Posted by Susan Doll on October 17, 2011
Author Susan Orlean recently published Rin Tin Tin: The Life and the Legend, a biography of the canine movie star. Instead of doing the usual round of book signings at bookstores, which are seldom lucrative these days unless the author is a star or celebrity, Orlean is touring theaters. The author is using the occasion to introduce new generations to Rin Tin Tin by showing a 1925 film starring the talented canine. I thoroughly enjoyed Orlean’s program, which included a short film about Rin Tin Tin, a reading from the book, a screening of Clash of the Wolves, a Q&A with the author, and a signing for those who purchased the book. If Orlean comes to your area, I can’t recommend her program enough; it offers much to think about regarding the meaning and value of pop culture in America, the bond between humans and animals, and the need for writers to find a larger context for their memories and experiences.
Unlike Lassie, who was a character created for the movies and played by several male dogs, Rin Tin Tin was a real pet from the real world before he became a movie star. And, there is much about his life story that is as heart-wrenching as any script for a movie. In September 1918, U.S. soldier Lee Duncan found a family of German shepherds in a bombed-out kennel in Fluiry in the Meuse Valley of France. A female with five puppies seemed to be the last survivors in the kennel, and Duncan took it upon himself to rescue them. He found homes for the mother and three pups, but he adopted the remaining two puppies, which he named Rin Tin Tin and Nenette (some sources use “Nanette”) after popular French dolls of the time. When he tried to arrange for passage for the two puppies on his return trip home to America, he ran into red tape. An officer intervened on Duncan’s behalf, and the puppies made the arduous voyage. Sadly, Nenette died from canine distemper shortly after her arrival in the States, but Rin Tin Tin grew into a strong, athletic dog. A striking-looking dog, Rin Tin Tin was nearly black, with gold marbling on his legs, chin, and chest. His unusually large, tulip-shaped ears were expressive, signaling mood or emotion through their twitchy movements or erect position.
MovieMorlocks.com is the official blog for TCM. No topic is too obscure or niche to be excluded from our film discussions. And we welcome your comments on our blogs and bloggers.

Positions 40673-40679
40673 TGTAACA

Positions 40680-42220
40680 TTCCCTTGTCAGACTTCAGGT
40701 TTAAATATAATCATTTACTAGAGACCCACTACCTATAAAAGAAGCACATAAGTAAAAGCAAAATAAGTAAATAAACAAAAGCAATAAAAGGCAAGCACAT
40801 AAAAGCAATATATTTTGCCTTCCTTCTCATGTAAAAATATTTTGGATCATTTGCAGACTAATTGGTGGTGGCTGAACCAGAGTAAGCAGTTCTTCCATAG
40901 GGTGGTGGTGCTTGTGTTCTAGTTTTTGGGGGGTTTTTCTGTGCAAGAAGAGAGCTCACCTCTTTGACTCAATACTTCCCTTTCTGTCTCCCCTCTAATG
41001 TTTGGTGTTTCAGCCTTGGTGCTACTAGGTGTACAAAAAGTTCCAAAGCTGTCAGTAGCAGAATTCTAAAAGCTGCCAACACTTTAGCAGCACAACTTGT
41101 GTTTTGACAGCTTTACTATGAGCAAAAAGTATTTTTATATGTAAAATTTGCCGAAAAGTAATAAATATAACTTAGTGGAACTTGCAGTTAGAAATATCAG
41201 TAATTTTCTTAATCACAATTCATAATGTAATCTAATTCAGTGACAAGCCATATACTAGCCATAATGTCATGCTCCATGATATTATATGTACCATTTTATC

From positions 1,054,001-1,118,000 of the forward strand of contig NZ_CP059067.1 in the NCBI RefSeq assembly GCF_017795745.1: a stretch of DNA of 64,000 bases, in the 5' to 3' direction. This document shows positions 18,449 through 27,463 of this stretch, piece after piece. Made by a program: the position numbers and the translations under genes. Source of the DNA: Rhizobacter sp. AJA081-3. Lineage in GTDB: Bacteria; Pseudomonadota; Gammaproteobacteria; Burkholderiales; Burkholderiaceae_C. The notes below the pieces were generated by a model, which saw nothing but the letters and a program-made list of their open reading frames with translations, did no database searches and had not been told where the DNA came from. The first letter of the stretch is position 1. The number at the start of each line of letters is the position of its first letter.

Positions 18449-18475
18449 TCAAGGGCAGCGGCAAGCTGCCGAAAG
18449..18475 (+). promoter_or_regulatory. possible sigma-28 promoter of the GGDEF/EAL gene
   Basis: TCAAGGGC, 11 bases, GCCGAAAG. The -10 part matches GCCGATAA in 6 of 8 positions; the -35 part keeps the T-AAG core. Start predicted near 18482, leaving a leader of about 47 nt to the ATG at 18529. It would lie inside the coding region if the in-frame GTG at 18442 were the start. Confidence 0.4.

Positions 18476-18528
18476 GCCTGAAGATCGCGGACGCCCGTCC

Popular terms3-D Action Films Actors Actors' Endorsements Actresses animal stars Animation Anime Anthology Films Autobiography Avant-Garde Aviation Awards B-movies Beer in Film Behind the Scenes Best of the Year lists Biography Biopics Blu-Ray Books on Film Boxing films British Cinema Canadian Cinema Character Actors Chicago Film History Cinematography Classic Films College Life on Film Comedy Comic Book Movies Crime Czech Film Dance on Film Digital Cinema Directors Disaster Films Documentary Drama DVD Early Talkies Editing Educational Films European Influence on American Cinema Experimental Exploitation Fairy Tales on Film Faith or Christian-based Films Family Films Fan Edits Film Composers Film Criticism film festivals Film History in Florida Film Noir Film Scholars Film titles Filmmaking Techniques Films of the 1980s Food in Film Foreign Film French Film Gangster films Genre Genre spoofs Guest Programmers HD & Blu-Ray Holiday Movies Hollywood history Hollywood lifestyles Horror Horror Movies Icons independent film Italian Film Japanese Film Korean Film Leadership Literary Adaptations Martial Arts Melodramas Method Acting Mexican Cinema Moguls Monster Movies Movie Books Movie Costumes Movie locations Movie lovers Movie Magazines Movie Reviewers Movie settings Movie Stars Movies about movies Music in Film Musicals New Releases Outdoor Cinema Paranoid Thrillers Parenting on film Pirate movies Polish film industry political thrillers Politics in Film Pornography Pre-Code Producers Race in American Film Remakes Revenge Road Movies Romance Romantic Comedies Russian Film Industry Satire Scandals Science Fiction Screenwriters Semi-documentaries Serials Short Films Silent Film silent films Social Problem Film Spaghetti Westerns Sports Sports on Film Stereotypes Straight-to-DVD Studio Politics Stunts and stuntmen Suspense thriller Swashbucklers TCM Classic Film Festival Tearjerkers Television The British in Hollywood The Germans in Hollywood The Hungarians in Hollywood The Irish in Hollywood The Russians in Hollywood Theaters Thriller Trains in movies Underground Cinema VOD War film Westerns Women in the Film Industry Women's Weepies